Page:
“The high school group had two seniors and the rest were freshmen and sophomores,” Wierenga said. “It was nice to see those kids grow and get better at what they do. They are great kids who look out for each other and have a special bond.”

Wierenga recalled the middle school program only having four students two years ago.

“To see 17 students come out for robotics and stick with it is pretty amazing,” he said. “They were all newcomers and had never been in the VEX program before. Some had done other robotics, like LEGO, but this was a new process. They ate it up and loved coming to practice.”

Wierenga said the program is giving students a double-barreled dose of education, still mixed in with plenty of fun.

“We hope they can develop their STEM skills,” he said. “Robotics is an engineering program and the students learn about the design process. They learn about the innovation process, and the redesign and implementation process engineers go through. We hope they will learn those processes and learn about programming and how to actually do robotic building.

“Then there are the soft skills the kids are learning, such as teamwork and collaboration. I feel we are successful if I see the students reaching out, even at a competition, and helping other programs. Maybe they don’t have as much as we do or maybe they are new to robotics. It was neat to see the State Championship team really develop a bond with that school they formed an alliance with. That led to the State Championship because those two teams complemented each other well. They were able to upset the highest-ranked team in that competition because their robots worked well and they complemented each other.”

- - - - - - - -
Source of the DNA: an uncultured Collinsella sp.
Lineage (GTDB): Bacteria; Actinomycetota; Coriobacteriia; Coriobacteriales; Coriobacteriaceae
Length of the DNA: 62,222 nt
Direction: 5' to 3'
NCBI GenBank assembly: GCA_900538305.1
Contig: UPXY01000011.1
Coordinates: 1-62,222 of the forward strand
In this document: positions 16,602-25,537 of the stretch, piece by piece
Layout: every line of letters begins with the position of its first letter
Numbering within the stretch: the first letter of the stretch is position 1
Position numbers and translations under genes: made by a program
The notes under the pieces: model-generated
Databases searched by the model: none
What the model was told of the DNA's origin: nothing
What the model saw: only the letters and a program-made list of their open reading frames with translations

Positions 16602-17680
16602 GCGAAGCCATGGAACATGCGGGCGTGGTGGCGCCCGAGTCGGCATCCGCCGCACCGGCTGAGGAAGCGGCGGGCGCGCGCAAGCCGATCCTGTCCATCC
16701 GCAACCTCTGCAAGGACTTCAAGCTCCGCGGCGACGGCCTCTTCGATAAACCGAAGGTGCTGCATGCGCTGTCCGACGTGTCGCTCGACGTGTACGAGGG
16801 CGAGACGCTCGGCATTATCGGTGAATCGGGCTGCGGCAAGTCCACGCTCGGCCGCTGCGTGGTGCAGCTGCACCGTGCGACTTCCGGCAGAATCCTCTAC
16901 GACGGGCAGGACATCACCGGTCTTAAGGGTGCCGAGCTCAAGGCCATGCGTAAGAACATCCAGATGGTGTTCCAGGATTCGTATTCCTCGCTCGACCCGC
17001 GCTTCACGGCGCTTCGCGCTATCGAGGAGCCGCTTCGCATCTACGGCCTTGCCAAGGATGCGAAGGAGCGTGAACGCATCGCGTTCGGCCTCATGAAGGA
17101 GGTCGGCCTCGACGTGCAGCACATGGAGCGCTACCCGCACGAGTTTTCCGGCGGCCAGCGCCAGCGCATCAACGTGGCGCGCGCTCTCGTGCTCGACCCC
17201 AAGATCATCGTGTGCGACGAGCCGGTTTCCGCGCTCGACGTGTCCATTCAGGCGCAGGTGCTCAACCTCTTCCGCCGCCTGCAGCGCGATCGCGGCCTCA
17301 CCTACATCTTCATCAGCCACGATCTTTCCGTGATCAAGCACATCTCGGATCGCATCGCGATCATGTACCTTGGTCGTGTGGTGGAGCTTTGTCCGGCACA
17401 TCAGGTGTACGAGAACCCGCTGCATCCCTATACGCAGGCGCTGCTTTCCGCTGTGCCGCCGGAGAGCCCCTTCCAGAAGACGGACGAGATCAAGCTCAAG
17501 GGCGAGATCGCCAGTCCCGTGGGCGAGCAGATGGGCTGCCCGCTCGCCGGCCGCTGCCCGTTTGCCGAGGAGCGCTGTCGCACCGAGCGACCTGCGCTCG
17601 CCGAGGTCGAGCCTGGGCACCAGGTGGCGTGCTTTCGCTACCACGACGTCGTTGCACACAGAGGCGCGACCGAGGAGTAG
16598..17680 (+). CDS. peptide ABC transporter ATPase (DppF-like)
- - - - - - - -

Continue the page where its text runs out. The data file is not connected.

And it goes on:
More importantly, Wierenga saw another championship-level trait with his program this season.

“The real goal is to demonstrate to other programs the kind spirit — doing things well with both humility and kindness and showing real, true joy in what they do,” he said. “They did a nice job with that.”

Wierenga said one of his favorite Bible passages to share with the robotics students is Philippians 2:1-4: “Therefore if you have any encouragement from being united with Christ, if any comfort from his love, if any common sharing in the Spirit, if any tenderness and compassion, then make my joy complete by being like-minded, having the same love, being one in spirit and of one mind. Do nothing out of selfish ambition or vain conceit. Rather, in humility value others above yourselves, not looking to your own interests but each of you to the interests of the others.”

According to Wierenga, robotics is more than just a hands-on STEM and engineering program. It’s one more avenue to help develop a student’s faith. “Philippians 2:1-4 not only shows students that they need the right mindset and unity in what they do, but it also instructs them to look out for the needs of and interest in others,” Wierenga said. “That passage helps them hopefully recognize and grow as an individual in how they approach robotics from a spiritual point of view.”